2019/10/29

Quettasuligelliendor

Title is a fairly half-baked attempt at "land delighting in spirit-words" to Quenya, which translates Kotodama no Sakiwau Kuni, one of the poetic names of Japan.

Did some more thinking about Japanese translations of Lord of the Rings. "Brandybuck" would be "Sakaishika", which is bizarrely well suited to being nicknamed "Sakashika". Then "Oldbuck" would be "Furushika"; "Meriadoc" would be, say, "Tamnosiki" (an imaginary Ainu name meaning "sword center"—the important thing is just sounding alien to all the other names but similar to the nickname), because "Merry" would be "Tanoshi". "Gamgee" would be "Karimura", while "Samwise" would be "Nakamasa"; "Hamfast" would unfortunately have to be "Uchitsugi", losing the rhyming of Sam and Ham or Ran and Ban.

"Peregrin" and "Pippin" are a bit harder. The former I would render as "Hanasemono", and the short form to Hata—a bit of a stretch, but one I can probably get away with. "Took" is going to stay, of course (well, as Tûku), since it's just "Tûk" in the Westron and the Hobbits themselves don't know what it means.

"Baggins", of course, is "Fukuro"—Japanese is one of very few languages where Bilbo and Frodo's surname is not translated to a word involving the local word for "bag" already. "Bag End" would thus be "Fukurokôji", already the Japanese for "cul-de-sac" (maybe changed to "Fukuro Komichi", the second word being the native Japanese reading of kôji, the better to keep with the etymological rule). "Sackville Bagginses" would be "Byôchô Fukuro", using the Sino-Japanese reading because "Sackville" is from French roots (presumably it translates an ultimately Sindarin name that that branch of the Bagginses use, to be pompous). "Bilbo" apparently may mean "two-edged sword", which is of course "Mitsurugi" as a Japanese name; "Frodo" could be "Masaru" but that's the same element as in Sam's name; I'd go with "Satoru", different reading of the same kanji. Or we could go with the "Daur" epithet in Elvish, which also means "high, lofty, noble", and call him "Sugureru".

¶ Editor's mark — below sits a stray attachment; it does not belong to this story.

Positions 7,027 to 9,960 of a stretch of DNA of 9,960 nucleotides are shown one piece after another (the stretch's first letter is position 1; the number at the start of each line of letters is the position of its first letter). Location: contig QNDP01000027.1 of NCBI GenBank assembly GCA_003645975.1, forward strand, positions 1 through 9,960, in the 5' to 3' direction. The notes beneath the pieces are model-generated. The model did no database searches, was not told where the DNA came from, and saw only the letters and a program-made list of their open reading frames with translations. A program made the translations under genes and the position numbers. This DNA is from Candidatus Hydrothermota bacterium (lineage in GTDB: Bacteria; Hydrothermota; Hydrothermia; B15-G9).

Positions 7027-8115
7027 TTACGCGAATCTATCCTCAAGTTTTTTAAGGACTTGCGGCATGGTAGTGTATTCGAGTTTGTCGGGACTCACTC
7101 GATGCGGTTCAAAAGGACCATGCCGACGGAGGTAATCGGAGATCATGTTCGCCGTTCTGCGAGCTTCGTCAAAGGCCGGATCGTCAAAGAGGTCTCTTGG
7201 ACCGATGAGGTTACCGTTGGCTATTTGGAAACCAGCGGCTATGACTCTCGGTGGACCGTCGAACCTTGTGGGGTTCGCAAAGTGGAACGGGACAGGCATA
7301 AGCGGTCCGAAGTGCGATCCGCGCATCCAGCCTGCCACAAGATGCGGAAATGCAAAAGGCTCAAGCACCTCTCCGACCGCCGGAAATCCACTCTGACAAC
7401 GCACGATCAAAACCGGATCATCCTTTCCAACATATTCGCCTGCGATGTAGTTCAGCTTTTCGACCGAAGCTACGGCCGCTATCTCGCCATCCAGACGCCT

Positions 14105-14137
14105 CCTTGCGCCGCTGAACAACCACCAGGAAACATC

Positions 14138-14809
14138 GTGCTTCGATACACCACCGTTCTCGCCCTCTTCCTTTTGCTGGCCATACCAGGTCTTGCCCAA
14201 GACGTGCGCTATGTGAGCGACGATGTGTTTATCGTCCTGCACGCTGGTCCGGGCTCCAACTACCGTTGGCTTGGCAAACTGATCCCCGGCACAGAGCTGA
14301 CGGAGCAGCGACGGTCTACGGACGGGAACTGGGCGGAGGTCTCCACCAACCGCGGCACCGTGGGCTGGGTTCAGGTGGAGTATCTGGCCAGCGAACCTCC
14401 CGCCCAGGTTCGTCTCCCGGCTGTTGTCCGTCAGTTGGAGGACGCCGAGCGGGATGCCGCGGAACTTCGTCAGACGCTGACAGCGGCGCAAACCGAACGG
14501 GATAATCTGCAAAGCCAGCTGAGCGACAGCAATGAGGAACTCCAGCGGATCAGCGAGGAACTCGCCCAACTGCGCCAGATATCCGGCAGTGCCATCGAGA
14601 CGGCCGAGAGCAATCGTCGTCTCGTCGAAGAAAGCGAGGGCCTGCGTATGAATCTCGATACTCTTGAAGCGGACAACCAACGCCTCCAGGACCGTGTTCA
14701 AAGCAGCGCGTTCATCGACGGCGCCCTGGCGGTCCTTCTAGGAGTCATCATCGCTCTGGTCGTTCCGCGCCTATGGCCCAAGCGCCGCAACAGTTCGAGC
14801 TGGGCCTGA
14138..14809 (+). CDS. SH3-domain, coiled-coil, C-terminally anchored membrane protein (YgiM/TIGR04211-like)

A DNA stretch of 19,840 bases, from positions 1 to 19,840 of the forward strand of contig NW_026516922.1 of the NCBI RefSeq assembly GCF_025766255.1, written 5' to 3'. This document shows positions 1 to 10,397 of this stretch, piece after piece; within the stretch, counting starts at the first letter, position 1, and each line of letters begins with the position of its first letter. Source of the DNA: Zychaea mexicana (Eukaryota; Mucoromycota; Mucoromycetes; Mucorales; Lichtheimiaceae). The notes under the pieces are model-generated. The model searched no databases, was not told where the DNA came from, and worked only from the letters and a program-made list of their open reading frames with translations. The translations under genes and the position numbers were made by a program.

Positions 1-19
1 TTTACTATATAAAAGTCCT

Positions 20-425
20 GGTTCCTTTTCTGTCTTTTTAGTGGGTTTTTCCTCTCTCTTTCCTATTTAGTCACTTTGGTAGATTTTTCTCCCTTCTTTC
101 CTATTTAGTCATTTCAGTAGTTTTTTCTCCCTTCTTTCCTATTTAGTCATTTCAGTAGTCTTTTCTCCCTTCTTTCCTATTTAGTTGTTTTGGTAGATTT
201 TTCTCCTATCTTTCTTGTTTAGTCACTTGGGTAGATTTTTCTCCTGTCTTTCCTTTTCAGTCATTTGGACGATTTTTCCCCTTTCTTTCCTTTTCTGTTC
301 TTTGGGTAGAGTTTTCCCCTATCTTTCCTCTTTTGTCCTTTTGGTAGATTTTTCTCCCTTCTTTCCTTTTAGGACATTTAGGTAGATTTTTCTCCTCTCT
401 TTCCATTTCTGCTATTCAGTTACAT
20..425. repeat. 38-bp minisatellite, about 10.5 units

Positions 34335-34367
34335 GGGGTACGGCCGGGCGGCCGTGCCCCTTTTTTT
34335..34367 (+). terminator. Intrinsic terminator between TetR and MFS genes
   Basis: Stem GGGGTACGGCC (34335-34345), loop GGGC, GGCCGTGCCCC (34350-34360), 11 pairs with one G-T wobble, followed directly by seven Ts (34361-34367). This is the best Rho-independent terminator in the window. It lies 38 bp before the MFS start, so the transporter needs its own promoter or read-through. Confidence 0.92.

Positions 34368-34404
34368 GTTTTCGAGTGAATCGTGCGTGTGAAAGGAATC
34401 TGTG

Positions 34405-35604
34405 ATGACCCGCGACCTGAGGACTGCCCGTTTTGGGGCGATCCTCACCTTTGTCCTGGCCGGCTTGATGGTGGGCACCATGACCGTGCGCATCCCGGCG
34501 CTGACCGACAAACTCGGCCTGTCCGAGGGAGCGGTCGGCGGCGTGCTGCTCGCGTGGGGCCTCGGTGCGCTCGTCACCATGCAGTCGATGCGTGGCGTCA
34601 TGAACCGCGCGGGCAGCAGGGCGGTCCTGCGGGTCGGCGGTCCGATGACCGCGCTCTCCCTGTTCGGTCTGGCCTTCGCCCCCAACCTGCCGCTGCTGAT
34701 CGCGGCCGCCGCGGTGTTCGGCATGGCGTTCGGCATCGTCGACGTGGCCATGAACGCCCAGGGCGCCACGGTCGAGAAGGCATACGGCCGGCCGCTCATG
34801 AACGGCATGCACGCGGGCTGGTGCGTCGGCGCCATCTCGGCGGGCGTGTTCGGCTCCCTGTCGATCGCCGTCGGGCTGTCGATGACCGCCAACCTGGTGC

"Shire" becomes "Koori". "Hobbit" would be "Anazumi"—presumably you can use the Middle Japanese roots to come up with the equivalent of Rohirric "holbytla", but good luck finding Middle Japanese online (Old Japanese, which I said to use for Dalish and the Dwarf names, is even worse).

While I can't find the Middle Japanese words themselves, I can say that "Éomer" and "Éowyn" are "Noruaki" and "Noruyuki", respectively—or rather whatever are the Middle Japanese roots of those words, should they be different. "Éothéod" would likewise be "Norutami", and "Theoden" would be "Tamitake". "Riddermark" would be "Norukoori".